47 U.S.C. § 227(b)(1)(A). The court first noted that the statutory section above does not reference “intended” recipients. Next, the court looked to the consent provision of 47 U.S.C. § 227(b)(1), and reasoned that “[u]nder the statute, the ‘call’ that is ‘made’ is the call that is received
, for it is this received call that provides the basis for the private cause of action and thus civil liability.” Further, the court reasoned that it would be “odd if ‘called party’ referred to some third person external to the potentially actionable communication” such as the intended recipient.
The court moved on to further treatment of a “called party” in the TCPA for guidance. The court addressed § 227(b)(1)(A)(iii), quoted above, which is part of a list of sources to which the TCPA’s prohibition on ATDS-generated calls apply. Under the language of subsection (iii), the court reasoned:
A “called party” that is “charged for the call” cannot be the “intended” but never-called person who had previously given consent. Instead, this “second use of ‘called party’ must mean [the] [c]ell [n]umber’s current subscriber, because only the current subscriber pays.” Soppet
, 679 F.3d at 639. That this subsection (iii) treats “called party” as the current subscriber sheds light on what “called party” should mean in the ATDS “consent” provision of which subsection (iii) is a part.
The court cited additional references to “called party” in the TCPA, which further convinced it that “called party” in the TCPA refers to the party actually called.
The court next addressed Credit One’s argument that Congress’ statutory purpose supports Credit One’s “intended recipient” interpretation. The court disagreed, and outlined: “[i]n enacting the TCPA, Congress found that ‘[b]anning such automated or prerecorded telephone calls to the home, except when the receiving party consents to receiving the call
..., is the only effective means of protecting telephone consumers from this nuisance and privacy invasion.’”
The court also rejected Credit One’s attempt to find support from 2015 and 2018 FCC Orders. The FCC issued an Order in 2015, which, the court explained, created “a one-call safe harbor for callers who unknowingly dial reassigned numbers if they had obtained consent from the previous subscriber.” The safe harbor provision was vacated by the D.C. Circuit. In 2018, the FCC issued another Order allowing for a comprehensive reassigned number database. The 2018 Order also created a safe harbor for callers that rely on the database. As the court explained, “[i]n Credit One’s view, these safe harbors weigh against interpreting ‘called party’ in a way that creates strict liability for callers that dial reassigned numbers.” The court rejected this argument, and reasoned that “[i]f a caller’s intent could defeat liability, the safe harbors would be unnecessary.” Additionally, the court explained, in language from the 2015 Order that was not rejected by the D.C. Circuit, the 2015 Order “clarif[ied] that the TCPA requires the consent not of the intended recipient of a call, but of the current subscriber (or non-subscriber customary user of the phone).”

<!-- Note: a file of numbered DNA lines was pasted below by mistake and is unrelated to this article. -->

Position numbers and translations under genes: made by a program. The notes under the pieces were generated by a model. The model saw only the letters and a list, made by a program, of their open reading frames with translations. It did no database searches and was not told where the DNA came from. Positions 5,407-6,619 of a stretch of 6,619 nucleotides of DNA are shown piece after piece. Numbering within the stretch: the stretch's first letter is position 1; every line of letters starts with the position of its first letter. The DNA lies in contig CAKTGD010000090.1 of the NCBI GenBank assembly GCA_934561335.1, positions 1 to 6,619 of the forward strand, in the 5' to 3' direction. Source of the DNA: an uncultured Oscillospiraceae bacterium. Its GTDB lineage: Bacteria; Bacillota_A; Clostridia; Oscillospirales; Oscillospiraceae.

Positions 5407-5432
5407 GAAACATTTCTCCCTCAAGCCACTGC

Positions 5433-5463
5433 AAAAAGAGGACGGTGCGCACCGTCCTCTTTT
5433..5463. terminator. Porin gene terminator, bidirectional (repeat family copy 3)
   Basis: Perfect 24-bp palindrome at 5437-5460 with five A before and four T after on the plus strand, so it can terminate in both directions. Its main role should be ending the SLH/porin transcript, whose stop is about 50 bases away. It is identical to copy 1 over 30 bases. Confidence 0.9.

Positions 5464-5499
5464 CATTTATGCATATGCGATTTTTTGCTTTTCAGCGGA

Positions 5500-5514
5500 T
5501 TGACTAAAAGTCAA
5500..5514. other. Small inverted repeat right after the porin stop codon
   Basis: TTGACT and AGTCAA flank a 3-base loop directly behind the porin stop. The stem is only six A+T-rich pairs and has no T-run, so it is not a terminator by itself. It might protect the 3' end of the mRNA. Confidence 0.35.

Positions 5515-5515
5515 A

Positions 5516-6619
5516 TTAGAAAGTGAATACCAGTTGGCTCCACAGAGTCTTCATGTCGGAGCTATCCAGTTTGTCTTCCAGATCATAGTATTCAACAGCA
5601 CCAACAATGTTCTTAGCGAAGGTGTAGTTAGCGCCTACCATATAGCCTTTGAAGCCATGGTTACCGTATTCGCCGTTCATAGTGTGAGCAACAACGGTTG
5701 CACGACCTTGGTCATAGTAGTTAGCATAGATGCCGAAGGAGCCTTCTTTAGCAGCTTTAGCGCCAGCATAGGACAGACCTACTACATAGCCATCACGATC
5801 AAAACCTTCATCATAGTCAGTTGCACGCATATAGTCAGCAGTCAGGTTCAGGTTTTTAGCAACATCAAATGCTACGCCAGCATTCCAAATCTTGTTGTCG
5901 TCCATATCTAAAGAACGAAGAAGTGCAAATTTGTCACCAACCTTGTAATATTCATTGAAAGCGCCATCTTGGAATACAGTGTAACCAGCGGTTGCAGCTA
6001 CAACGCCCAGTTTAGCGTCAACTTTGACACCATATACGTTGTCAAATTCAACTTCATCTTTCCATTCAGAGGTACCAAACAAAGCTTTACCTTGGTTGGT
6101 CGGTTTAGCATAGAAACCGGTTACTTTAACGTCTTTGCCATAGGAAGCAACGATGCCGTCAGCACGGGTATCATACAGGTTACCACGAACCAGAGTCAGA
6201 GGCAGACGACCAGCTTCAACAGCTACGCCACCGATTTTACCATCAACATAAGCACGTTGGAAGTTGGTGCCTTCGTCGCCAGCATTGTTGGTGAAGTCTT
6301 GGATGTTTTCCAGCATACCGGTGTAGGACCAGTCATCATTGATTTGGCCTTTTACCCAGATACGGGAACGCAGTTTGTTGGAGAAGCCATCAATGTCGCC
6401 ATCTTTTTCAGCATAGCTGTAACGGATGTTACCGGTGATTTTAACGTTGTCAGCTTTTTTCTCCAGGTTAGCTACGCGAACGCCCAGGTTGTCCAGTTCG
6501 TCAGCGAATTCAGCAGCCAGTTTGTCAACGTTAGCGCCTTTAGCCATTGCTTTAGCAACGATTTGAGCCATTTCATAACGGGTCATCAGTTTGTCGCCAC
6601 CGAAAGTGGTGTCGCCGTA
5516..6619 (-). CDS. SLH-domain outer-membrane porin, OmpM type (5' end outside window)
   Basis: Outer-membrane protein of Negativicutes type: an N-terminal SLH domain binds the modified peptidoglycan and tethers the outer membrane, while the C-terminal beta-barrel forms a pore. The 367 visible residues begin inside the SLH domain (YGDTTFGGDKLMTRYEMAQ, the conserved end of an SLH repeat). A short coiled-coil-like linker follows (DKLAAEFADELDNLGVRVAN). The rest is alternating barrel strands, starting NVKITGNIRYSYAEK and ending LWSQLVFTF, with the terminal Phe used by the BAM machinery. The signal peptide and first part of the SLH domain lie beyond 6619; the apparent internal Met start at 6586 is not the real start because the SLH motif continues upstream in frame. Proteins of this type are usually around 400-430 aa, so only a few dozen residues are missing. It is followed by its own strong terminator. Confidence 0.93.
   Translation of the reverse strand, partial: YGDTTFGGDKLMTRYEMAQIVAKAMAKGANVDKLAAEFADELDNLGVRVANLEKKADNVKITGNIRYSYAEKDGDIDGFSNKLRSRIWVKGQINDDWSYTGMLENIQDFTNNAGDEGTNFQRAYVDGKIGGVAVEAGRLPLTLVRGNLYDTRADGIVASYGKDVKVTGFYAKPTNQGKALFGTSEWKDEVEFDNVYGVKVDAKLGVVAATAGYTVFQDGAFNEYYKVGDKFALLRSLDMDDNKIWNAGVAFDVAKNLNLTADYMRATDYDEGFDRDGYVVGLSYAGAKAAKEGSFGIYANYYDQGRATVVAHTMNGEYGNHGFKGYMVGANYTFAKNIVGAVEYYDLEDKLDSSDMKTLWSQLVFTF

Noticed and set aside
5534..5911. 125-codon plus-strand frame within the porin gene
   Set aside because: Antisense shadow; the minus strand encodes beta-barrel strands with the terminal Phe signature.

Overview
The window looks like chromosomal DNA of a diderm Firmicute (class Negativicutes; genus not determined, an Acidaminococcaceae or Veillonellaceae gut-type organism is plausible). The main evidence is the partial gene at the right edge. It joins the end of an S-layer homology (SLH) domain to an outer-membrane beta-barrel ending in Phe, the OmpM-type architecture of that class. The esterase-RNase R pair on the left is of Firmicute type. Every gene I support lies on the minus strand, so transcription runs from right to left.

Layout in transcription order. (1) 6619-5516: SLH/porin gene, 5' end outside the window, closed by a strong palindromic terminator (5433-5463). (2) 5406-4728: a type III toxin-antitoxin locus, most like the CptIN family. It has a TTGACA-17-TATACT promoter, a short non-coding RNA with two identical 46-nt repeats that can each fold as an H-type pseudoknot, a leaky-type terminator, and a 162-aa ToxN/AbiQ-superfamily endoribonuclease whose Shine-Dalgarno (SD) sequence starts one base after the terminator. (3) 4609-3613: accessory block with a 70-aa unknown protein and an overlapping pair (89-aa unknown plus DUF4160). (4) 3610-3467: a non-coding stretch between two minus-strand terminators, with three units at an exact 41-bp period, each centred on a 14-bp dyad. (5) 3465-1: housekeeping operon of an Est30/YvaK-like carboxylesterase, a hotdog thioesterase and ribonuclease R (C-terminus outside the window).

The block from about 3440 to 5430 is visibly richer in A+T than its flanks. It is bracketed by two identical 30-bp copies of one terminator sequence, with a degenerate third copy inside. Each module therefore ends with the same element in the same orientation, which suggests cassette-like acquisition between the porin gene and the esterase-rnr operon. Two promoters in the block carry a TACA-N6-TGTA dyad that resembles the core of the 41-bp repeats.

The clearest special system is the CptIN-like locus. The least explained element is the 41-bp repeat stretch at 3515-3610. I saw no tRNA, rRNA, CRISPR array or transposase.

The court next addressed Credit One’s argument that callers will be helpless if the court were not to adopt its “intended recipient” rule. Among other options it provided, the court pointed to the Seventh Circuit’s suggestion that callers can avoid TCPA liability by having a person call first to confirm the number is correct, or callers can “us[e] ‘a reverse lookup to identify the subscriber.’”
Jury Instruction Definition:
Finally, the court addressed Credit One’s challenge to the ATDS definition the district court applied in its jury instruction. The district court followed the Ninth Circuit’s precedent in Marks v. Crunch San Diego, LLC
, where the Marks
court held the “definition [in the TCPA] of ATDS includes a device that stores telephone numbers to be called, whether or not those numbers have been generated by a random or sequential number generator.” The three-judge panel in N.L.
recognized a circuit split on this issue, but reminded that, as a three-judge panel, it was bound by Marks
, and thus must affirm.
Yet another Circuit Court of Appeals has held that a caller’s intent to call a customer who consented to ATDS-generated calls will not
exempt the caller from TCPA liability if the caller accidentally calls another individual who did not consent. Thus, the landscape is becoming increasingly difficult for those using ATDS to place calls to customers. The N.L.
opinion can be accessed here
, and coverage of the case can be accessed here